Shall We Dance? (2004 film)

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Shall We Dance?
Theatrical release poster
Directed byPeter Chelsom
Screenplay byAudrey Wells
Based onShall We Dance?
1996 film
by Masayuki Suo
Produced bySimon Fields
CinematographyJohn de Borman
Edited byRobert Leighton
Music by
Distributed byMiramax Films
Release date
  • October 15, 2004 (2004-10-15) (United States)
Running time
106 minutes
CountryUnited States
Budget$50 million
Box office$170.1 million

Shall We Dance? is a 2004 American romantic comedy-drama film directed by Peter Chelsom and starring Richard Gere, Jennifer Lopez, and Susan Sarandon. It is a remake of the 1996 Japanese film of the same name.[1]


John Clark is a lawyer with a charming wife, Beverly, and a loving family, who nevertheless feels that something is missing as he makes his way every day through the city. Each evening on his commute home through Chicago, John sees a beautiful woman staring with a lost expression through the window of a dance studio. Haunted by her gaze, John impulsively jumps off the train one night, and signs up for ballroom dancing lessons, hoping to meet her.

At first, it seems like a mistake. His teacher turns out not to be the woman in the window, Paulina, but the studio's older namesake, Miss Mitzi, and John proves to be just as clumsy as his equally clueless classmates Chic and Vern on the dance-floor. Even worse, when he does meet Paulina, she icily tells John she hopes he has come to the studio to seriously study dance and not to look for a date. But, as his lessons continue, John falls in love with dancing. Keeping his new obsession from his family and co-workers, John feverishly trains for Chicago's biggest dance competition. His friendship with Paulina blossoms, as his enthusiasm rekindles her own lost passion for dance. But the more time John spends away from home, the more his wife Beverly becomes suspicious. She hires a private investigator to find out what John is doing, but when she finds out the truth, she chooses to discontinue the investigation and not invade her husband's privacy.

John is partnered with Bobbie for the competition, although his friend Link steps in to do the Latin dances. Link and Bobbie do well in the Latin dances, and while John and Bobbie's waltz goes well, John hears his wife and daughter in the crowd during the quickstep, and is distracted by trying to find them. He and Bobbie fall and are disqualified, and John and Beverly argue in the parking garage. John quits dancing, to everyone's dismay.

Paulina, having been inspired by John to take up competing again, is leaving to go to Europe, and is having a going-away party at the dance studio. She sends John an invitation, but he is not convinced to go until his wife leaves out a pair of dancing shoes that she bought him. He goes and meets Beverly at work, convinces her that while he loves dancing, he still loves her just as much, and he teaches her to dance. They go to the party, and John and Paulina have one last dance before she leaves.

The end scene shows everyone afterwards: Link and Bobbie are now together; Chic, who was actually gay, dances at a club with his partner; Miss Mitzi finds a new partner, and they are happy together; John and Beverly are happier than before and dance in the kitchen; Vern, newly married to his fiancée, dances with her at their wedding; the private investigator that Beverly hired, Devine, starts up dance lessons; and Paulina, with a new partner, competes at the Blackpool Dance Festival, the competition that she had lost the year before.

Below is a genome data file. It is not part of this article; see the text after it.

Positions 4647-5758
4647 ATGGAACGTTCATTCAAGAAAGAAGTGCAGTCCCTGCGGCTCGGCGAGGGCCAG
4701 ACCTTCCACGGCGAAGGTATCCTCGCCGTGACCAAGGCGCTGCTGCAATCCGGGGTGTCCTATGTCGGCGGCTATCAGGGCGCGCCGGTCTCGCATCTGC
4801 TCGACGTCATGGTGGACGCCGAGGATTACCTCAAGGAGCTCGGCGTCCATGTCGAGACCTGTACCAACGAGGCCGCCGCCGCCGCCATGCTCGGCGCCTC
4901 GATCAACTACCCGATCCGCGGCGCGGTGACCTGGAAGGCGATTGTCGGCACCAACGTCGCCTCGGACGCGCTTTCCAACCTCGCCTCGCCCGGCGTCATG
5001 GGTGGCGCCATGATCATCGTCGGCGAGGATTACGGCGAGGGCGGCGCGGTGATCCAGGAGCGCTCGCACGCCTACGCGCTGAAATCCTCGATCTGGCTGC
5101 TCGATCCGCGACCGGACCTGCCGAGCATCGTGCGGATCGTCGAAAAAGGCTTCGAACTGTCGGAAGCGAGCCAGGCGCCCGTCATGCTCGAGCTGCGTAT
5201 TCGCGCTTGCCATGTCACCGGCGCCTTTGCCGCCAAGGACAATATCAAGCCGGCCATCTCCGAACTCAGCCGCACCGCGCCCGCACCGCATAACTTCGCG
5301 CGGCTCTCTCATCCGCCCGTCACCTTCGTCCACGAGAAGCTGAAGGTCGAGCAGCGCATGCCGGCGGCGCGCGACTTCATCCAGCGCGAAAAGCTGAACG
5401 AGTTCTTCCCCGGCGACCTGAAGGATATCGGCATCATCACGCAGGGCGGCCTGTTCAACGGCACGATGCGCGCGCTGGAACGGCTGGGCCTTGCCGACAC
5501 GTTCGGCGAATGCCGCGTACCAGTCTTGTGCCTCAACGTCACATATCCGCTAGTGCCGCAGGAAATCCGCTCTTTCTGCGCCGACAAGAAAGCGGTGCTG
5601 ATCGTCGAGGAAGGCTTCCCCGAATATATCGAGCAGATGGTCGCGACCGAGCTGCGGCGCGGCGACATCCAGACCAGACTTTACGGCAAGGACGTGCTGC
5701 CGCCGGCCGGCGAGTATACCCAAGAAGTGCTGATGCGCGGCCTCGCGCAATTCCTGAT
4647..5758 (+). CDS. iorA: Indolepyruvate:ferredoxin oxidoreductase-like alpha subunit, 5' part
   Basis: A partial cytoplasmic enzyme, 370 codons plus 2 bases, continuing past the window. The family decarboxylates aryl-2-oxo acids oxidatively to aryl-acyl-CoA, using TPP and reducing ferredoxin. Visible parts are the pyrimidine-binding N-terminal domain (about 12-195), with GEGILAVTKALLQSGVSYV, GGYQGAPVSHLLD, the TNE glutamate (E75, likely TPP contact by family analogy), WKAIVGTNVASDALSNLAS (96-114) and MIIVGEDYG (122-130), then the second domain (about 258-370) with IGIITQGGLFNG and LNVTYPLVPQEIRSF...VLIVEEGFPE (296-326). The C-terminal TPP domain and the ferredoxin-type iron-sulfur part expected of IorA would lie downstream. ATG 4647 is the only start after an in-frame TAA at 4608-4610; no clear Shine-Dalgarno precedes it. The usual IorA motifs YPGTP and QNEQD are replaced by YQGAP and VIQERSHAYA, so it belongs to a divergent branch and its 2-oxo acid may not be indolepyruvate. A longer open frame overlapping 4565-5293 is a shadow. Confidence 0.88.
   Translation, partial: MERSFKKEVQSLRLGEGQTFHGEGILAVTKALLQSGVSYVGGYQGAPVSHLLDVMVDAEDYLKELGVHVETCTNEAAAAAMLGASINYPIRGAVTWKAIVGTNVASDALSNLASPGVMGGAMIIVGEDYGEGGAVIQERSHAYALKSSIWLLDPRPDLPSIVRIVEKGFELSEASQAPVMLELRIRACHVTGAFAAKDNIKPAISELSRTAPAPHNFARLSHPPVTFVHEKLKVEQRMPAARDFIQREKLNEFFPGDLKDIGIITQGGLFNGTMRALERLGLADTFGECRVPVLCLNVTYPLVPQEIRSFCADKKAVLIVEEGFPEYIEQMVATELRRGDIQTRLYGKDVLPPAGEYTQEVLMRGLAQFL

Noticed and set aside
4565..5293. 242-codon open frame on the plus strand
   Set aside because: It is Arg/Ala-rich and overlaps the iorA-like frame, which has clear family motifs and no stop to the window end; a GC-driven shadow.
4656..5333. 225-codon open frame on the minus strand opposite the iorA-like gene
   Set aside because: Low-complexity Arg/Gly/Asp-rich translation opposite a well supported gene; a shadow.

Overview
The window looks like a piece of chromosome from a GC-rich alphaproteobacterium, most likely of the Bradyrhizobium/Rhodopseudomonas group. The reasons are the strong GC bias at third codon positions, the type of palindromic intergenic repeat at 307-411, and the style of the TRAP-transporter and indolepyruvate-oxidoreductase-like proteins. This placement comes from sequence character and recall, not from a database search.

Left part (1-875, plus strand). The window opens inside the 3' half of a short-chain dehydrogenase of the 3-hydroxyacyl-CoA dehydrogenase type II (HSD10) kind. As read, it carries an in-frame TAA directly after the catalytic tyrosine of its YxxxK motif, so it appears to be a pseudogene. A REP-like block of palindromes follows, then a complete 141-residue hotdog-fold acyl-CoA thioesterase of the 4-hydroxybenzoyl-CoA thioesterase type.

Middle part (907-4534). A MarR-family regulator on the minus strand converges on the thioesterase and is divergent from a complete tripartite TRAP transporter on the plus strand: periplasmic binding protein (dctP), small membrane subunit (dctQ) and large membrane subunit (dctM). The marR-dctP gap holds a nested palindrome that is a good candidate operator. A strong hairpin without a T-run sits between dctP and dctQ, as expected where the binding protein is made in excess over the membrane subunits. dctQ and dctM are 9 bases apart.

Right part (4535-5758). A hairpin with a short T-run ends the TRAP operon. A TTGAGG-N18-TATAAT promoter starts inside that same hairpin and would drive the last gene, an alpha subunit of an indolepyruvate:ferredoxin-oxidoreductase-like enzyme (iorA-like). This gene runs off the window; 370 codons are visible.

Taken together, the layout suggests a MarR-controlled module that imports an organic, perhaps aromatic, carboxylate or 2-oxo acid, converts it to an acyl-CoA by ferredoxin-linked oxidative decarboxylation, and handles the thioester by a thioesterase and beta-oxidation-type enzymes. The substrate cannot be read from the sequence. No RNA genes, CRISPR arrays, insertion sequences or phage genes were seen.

1. "Sway" - The Pussycat Dolls
  2. "Santa Maria" (Del Buen Ayre) - Gotan Project
  3. "Happy Feet" - John Altman
  4. "España cañí" - John Altman
  5. "I Wanna (Shall We Dance)" - Gizelle D'Cole
  6. "Perfidia" - John Altman
  7. "Under The Bridges Of Paris" - John Altman
  8. "Moon River" - John Altman
  9. "Andalucia" - John Altman
  10. "The Book Of Love" - Peter Gabriel
  11. "The L Train" - Gabriel Yared
  12. "I Could Have Danced All Night" - Jamie Cullum
  13. "Wonderland" - Rachel Fuller
  14. "Shall We Dance?" - Gotan Project
  15. "Let's Dance" - Mýa


Box office[edit]

The film debuted on October 15, 2004, grossing $11,783,467 in its opening weekend, placing fourth at the North American box office. Despite its 27% decline in gross earnings, it rose to the third spot the following week. The film ran for 133 days, grossing $57,890,460 in the United States and $112,238,000 internationally, for a worldwide total of $170,128,460.[2]


Shall We Dance? received a 47% approval rating from Rotten Tomatoes based on reviews from 158 critics. The consensus states: "The cast is warmly appealing, but with the loss of cultural context and addition of big-name celebrities, this American version loses the nuances of the original."[3] Roger Ebert gave the film 3 out of 4 stars, stating "I enjoyed the Japanese version so much I invited it to my Overlooked Film Festival a few years ago, but this remake offers pleasures of its own."[4]


The original Japanese film had a question mark in its title, and the publicity poster for this film also includes it. However, the actual film titles on the US film appear as simply "Shall We Dance", leading to some online sources, including IMDb, referring to it without showing the question mark. The inclusion of the question mark serves to distinguish these two films from the 1937 Fred Astaire and Ginger Rogers film Shall We Dance.


  1. ^ Holden, Stephen (October 15, 2004). "He's a Fool for Dancing. Despite the Briefcase". The New York Times.
  2. ^ "Shall We Dance". Box Office Mojo. Retrieved 2016-08-02.
  3. ^ "Shall We Dance". Rotten Tomatoes. Flixster.
  4. ^ Roger Ebert review

External links[edit]